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India Stays Away as Sharif Cozies up to China at Belt and Road Summit

India on Sunday skipped the Belt and Road Forum (BRF) being held in Beijing, saying a project that violates its sovereignty and territorial integrity cannot be accepted.

Updated:May 14, 2017, 10:57 AM IST
India Stays Away as Sharif Cozies up to China at Belt and Road Summit
Chinese Premier Li Keqiang, right, meets Pakistani Prime Minister Nawaz Sharif at the Great Hall of the People in Beijing (PTI Photo)

New Delhi: India on Sunday skipped the Belt and Road Forum (BRF) being held in Beijing, saying a project that violates its sovereignty and territorial integrity cannot be accepted.

India has strong reservations over the China-Pakistan Economic Corridor (CPEC), a flagship project of China's prestigious Belt and Road Initiative (BRI), which is expected to figure prominently in the two-day meet.

The CPEC passes through Gilgit and Baltistan in Pakistan-occupied Kashmir (PoK). India treats the entire state of Jammu and Kashmir as its integral part, including PoK.

Pakistan Prime Minister Nawaz Sharif is perhaps leading the biggest delegation at the summit comprising four chief ministers, five federal ministers and Adviser on Foreign Affairs Sartaj Aziz. Sharif is the only head of government at the event which will be attended by 28 other heads of state.

On the eve of the summit’s launch, China and Pakistan signed six pacts, including one on building an airport at the strategic Gwadar port city, with President Xi Jinping asserting that ties with Islamabad were a priority. The pacts were signed in the presence of Sharif and Chinese Premier Li Keqiang.

After the MoUs and agreements were signed, Xi told Sharif that the bilateral ties remain "a priority for China" and Beijing was willing to enrich the "all-weather" strategic and cooperative partnership with Pakistan.

China Supports Dialogue Between India-Pak, But Backs Our Stand on J&K: Sharif

Sharif also attended a presentation made by China's National Energy Administration (NEA) on the construction of Bhasha Dam, a project which he said is of critical importance for the future of Pakistan. Pakistani media has reported China's interest in providing $50 billion to fund the project could generate 40,000 MW hydro-electricity.

The Gwadar port opposite the Mumbai's port housing the Indian Navy's western naval command provides a berth for China in the Arabian Sea and to the Indian Ocean. China has already announced plans to station its marines there as well in Djibouti in Horn of Africa in Indian Ocean.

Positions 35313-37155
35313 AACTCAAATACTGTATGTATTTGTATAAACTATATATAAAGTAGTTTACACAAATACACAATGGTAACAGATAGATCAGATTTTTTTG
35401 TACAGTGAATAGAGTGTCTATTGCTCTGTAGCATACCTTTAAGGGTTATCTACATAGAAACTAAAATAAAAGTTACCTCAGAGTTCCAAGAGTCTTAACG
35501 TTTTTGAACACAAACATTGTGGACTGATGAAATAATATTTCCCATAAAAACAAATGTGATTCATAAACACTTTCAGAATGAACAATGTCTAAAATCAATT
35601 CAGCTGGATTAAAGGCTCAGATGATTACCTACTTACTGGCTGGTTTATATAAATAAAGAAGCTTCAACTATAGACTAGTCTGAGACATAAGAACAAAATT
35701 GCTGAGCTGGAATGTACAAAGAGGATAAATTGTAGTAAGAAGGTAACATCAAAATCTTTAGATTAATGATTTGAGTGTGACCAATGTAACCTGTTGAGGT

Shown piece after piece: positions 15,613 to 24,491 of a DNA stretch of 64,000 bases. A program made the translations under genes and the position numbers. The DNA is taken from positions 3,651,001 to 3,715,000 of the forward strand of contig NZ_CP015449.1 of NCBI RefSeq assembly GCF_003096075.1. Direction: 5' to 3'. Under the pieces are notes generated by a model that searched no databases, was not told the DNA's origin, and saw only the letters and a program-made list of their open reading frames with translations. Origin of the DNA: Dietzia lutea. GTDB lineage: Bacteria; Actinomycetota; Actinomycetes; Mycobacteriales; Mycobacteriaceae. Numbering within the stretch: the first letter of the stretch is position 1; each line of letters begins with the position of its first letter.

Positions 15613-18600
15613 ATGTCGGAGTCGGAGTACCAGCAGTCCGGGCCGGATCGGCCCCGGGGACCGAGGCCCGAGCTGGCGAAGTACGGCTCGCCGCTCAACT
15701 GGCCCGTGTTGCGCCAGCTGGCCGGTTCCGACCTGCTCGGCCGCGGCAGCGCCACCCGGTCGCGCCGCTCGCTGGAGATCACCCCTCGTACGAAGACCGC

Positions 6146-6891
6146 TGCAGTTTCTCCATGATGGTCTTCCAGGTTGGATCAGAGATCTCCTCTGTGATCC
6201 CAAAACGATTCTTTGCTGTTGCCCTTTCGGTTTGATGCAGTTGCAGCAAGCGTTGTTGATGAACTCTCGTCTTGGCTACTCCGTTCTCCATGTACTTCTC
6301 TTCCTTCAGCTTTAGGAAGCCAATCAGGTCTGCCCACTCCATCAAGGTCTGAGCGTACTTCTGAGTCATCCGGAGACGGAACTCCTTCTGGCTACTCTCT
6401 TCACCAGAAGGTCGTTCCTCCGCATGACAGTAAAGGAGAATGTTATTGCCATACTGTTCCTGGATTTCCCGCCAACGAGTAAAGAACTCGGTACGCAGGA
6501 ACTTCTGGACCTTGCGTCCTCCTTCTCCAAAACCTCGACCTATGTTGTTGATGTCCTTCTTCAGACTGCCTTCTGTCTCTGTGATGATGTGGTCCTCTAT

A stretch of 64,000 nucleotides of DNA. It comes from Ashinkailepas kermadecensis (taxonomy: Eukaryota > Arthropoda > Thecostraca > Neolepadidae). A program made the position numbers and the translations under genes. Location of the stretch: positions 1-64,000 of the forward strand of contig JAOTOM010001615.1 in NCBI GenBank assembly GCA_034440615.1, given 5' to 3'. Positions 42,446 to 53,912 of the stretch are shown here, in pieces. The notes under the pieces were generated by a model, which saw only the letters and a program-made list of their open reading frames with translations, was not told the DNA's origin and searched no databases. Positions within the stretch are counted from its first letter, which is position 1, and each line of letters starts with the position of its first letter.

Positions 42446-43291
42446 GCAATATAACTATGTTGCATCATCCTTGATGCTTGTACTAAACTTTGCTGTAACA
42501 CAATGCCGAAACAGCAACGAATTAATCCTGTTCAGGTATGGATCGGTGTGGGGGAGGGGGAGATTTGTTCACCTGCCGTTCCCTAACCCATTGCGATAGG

India opposes the CPEC as it runs through the Pakistan-occupied Kashmir. In the last few days, China tried to assuage India's feelings by asserting that the commercial corridor will not have any impact on its stand that the Kashmir issue should be settled by India and Pakistan through dialogue.

In a strongly-worded statement issued hours before the opening of the forum in the Chinese capital, India said the connectivity initiative must be pursued in a manner that respects sovereignty and territorial integrity.

"Guided by our principled position in the matter, we have been urging China to engage in a meaningful dialogue on its connectivity initiative, 'One Belt, One Road' which was later renamed as 'Belt and Road Initiative'. We are awaiting a positive response from the Chinese side," External Affairs Ministry spokesperson Gopal Baglay said in a statement.

"Regarding the so-called 'China-Pakistan Economic Corridor', which is being projected as the flagship project of the BRI/OBOR, the international community is well aware of India's position. No country can accept a project that ignores its core concerns on sovereignty and territorial integrity," he said.

Noting that India has received a formal invitation to participate in the six separate forums that China is organising as part of the BRF, he said India is of the firm belief that connectivity initiatives must be based on universally recognised international norms, good governance, rule of law, openness, transparency and equality.

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"Connectivity initiatives must follow principles of financial responsibility to avoid projects that would create unsustainable debt burden for communities, balanced ecological and environmental protection and preservation standards, transparent assessment of project costs, and skill and technology transfer to help long-term running and maintenance of the assets created by local communities," Baglay said.

He also said that expansion and strengthening of connectivity is an integral part of India's economic and diplomatic initiatives.

"Under the 'Act East' policy, we are pursuing the Trilateral Highway project, under our 'Neighbourhood First' policy we are developing multimodal linkages with Myanmar and Bangladesh, under our 'Go West' strategy, we are engaged with Iran on Chabahar Port and with Iran and other partners in Central Asia on International North South Transport Corridor.”

The remarks assume significance given that China is trying to project that by skipping the BRF, India may be "isolated" in the region as all countries in South Asia — barring Bhutan which doesn't have diplomatic relations with China — are participating.

India's stand on the meet comes after a year of bilateral discord over China's stubborn opposition to its entry into the Nuclear Suppliers Group (NSG) and a UN ban against Pakistan-based terrorist group Jaish-e-Muhammad leader Masood Azhar. China also protested India's decision to permit the Dalai Lama last month to visit Arunachal Pradesh, which Beijing claims as South Tibet.

(With PTI inputs)

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